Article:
One of the Oak leaves from the park also carried a different type of gall, much less noticeable thanks to its size and shape.
Held up to the light is appeared as though there was a drop of water acting like a small magnifier on the upper surface of the leaf.
However, lit from the side it was possible to see it as a small, squat swelling, with a central pimple.
The underside of the leaf had a similar swelling, but with no pimple.
This is the gall of Neuroterus numismalis, another gall wasp with a two generation life-cycle. A single larva develops in each gall, producing a wasp of the sexual generation in early summer.
Once these wasps emerge they will mate, with the females laying their eggs in the Oak leaves, inducing the growth of Silk button spangle galls in the latter part of the summer.
Another plant is flowering as of today (or maybe yesterday?) - the Comfrey. It has already caught the attention of a bumblebee, in this case a Common Carder Bee, a species that is a regular visitor to the Comfrey flowers throughout the summer.
And just to finish off, back to our garden path where I found these ants in somewhat of a hurry to get this dead fly across the paving and back into their nest.
The webcam is now showing the four main Swift boxes, complete with the two Sparrow nests.
4 May - A weekend has passed with two good weather days, which was great for Evan's dad who held a barbeque birthday party for himself and his twin brother on Saturday - a good time was had by all. And today we looked after Evan as his dad finished clearing up!
It meant that Evan shared with me a first sighting that he had been looking forward to. We spotted our first ladybird (he calls them ladybugs - I must change that....) of 2014, a Cream-spot Ladybird. It was good to see a native species and not a Harlequin!
We found it on a bamboo leaf, resting in the morning sunshine.
Another insect fascinated Evan as it moved between Dandelion flowers and while he remained rather wary he was able to get quite close as it fed.
It was a Red-tailed Bumblebee, its small size indicating that it was a worker, the first one that I've seen this year.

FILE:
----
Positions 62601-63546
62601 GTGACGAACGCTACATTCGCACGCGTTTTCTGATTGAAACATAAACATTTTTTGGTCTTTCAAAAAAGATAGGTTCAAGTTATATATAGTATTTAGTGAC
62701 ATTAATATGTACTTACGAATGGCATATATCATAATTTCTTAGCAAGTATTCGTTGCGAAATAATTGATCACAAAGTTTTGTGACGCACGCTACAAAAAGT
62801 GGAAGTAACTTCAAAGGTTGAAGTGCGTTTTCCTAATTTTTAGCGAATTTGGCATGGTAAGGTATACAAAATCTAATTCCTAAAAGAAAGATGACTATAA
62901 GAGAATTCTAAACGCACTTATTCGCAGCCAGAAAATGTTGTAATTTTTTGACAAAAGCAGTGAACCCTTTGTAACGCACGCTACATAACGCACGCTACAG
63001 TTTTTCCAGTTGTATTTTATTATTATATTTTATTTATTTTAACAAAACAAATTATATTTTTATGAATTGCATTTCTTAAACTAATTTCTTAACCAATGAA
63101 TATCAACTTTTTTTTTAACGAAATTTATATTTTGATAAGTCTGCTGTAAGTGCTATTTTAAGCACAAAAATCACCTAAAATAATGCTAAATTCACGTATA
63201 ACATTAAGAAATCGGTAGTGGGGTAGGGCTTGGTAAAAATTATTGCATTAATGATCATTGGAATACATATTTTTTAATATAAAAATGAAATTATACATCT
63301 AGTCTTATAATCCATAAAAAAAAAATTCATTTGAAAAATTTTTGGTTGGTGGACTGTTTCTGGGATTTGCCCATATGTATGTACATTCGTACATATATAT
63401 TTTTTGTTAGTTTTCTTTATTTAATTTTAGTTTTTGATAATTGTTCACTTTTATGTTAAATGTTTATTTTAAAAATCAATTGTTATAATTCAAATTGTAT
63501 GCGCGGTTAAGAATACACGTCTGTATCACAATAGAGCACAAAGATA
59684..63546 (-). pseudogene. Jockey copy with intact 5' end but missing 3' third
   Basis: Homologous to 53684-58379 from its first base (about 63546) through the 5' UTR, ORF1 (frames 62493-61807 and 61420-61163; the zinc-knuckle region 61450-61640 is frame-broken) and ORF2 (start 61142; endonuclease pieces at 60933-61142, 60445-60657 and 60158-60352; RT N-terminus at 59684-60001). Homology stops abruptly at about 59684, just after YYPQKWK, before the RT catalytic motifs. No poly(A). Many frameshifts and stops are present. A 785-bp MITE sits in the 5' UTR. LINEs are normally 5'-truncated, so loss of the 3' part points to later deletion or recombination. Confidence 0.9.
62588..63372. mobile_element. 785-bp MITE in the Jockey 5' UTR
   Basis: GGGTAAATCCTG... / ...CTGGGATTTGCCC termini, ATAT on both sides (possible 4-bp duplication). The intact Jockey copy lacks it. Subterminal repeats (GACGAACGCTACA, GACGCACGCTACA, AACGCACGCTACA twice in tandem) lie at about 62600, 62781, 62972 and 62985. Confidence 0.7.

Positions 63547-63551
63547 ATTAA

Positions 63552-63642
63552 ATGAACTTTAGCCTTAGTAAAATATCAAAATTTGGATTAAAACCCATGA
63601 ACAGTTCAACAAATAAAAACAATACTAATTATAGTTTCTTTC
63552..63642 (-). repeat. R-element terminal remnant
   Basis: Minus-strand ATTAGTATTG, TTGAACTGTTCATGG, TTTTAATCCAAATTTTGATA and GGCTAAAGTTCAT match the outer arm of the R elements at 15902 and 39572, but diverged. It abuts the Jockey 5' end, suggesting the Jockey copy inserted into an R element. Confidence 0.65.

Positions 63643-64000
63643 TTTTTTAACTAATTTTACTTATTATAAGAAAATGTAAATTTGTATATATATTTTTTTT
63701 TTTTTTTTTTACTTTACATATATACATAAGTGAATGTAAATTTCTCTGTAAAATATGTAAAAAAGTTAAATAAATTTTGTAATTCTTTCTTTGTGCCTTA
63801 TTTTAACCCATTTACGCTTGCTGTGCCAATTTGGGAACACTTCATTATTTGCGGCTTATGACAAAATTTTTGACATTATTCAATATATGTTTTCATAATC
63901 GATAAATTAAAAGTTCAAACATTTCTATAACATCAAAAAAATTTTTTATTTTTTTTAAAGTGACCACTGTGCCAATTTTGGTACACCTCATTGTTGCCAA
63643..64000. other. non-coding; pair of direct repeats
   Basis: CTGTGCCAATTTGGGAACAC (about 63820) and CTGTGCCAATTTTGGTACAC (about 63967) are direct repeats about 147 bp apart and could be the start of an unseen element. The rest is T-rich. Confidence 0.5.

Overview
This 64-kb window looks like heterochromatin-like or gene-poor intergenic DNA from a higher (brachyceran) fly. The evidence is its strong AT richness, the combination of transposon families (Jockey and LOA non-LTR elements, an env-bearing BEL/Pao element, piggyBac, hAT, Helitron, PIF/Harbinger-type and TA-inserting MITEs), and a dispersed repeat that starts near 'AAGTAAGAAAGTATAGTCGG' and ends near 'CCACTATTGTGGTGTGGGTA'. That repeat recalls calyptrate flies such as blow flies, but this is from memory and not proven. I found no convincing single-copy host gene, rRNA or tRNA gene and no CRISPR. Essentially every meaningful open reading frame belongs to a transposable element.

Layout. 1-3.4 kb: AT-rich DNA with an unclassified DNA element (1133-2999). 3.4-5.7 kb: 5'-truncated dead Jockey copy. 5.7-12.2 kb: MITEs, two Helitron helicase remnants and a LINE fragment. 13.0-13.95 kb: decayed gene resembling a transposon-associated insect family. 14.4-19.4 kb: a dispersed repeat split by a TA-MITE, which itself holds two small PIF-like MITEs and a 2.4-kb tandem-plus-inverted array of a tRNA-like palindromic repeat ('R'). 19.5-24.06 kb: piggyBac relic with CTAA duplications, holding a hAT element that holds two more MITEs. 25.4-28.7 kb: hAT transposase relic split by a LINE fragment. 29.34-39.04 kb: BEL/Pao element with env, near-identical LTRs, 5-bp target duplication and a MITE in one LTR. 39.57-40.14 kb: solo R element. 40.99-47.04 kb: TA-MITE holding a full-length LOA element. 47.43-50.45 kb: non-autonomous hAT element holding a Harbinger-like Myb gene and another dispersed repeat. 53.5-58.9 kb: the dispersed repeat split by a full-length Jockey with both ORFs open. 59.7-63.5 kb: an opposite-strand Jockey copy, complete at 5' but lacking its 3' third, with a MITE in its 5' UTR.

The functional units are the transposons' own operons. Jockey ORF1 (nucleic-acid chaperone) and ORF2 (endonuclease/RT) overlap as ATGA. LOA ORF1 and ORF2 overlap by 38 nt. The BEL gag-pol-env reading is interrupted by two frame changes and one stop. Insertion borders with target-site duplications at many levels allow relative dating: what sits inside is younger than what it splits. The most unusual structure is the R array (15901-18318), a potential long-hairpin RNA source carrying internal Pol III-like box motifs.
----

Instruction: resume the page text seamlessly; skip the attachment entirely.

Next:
Another first came in the form of a Flower on the one Smooth Sow-thistle plant that has appeared in the garden this Spring.
Sadly, my attempt to keep the Oak gall and its contents came to a premature end today. I checked it early this morning and all appeared to be well, with signs that there had been some progress within the pupa. However, I decided to move the petri dish to a safer spot before Evan came to visit. Unfortunately I carelessly chose a spot which later in the day became exposed to sunlight. The petri dish cover ensured a greenhouse effect and that was that!
I'll take another trip to the park in the next day or so to collect a few more galls and try again.
5 May - The first Swifts are back.
It was 3pm when a couple of Swifts flew low over the garden, screaming as they passed. Prior to that I hadn't seen any sign of any even high overhead.
By 7pm there was a single bird in SW(le),
and an hour later it was joined by its partner, both Swifts remaining in the box to roost tonight.
In that box the two Sparrow chicks must have been within a day or so of fledging and had been busy exercising their wings over last two days.
In this image you can see one of them perched above the entrance. However, it has now disappeared from there. I'm not sure if it is hiding under the straw or has left the box. I have checked the driveway and I can see no sign of either youngster on the ground. Hopefully they were able to fly to somewhere safe for the night.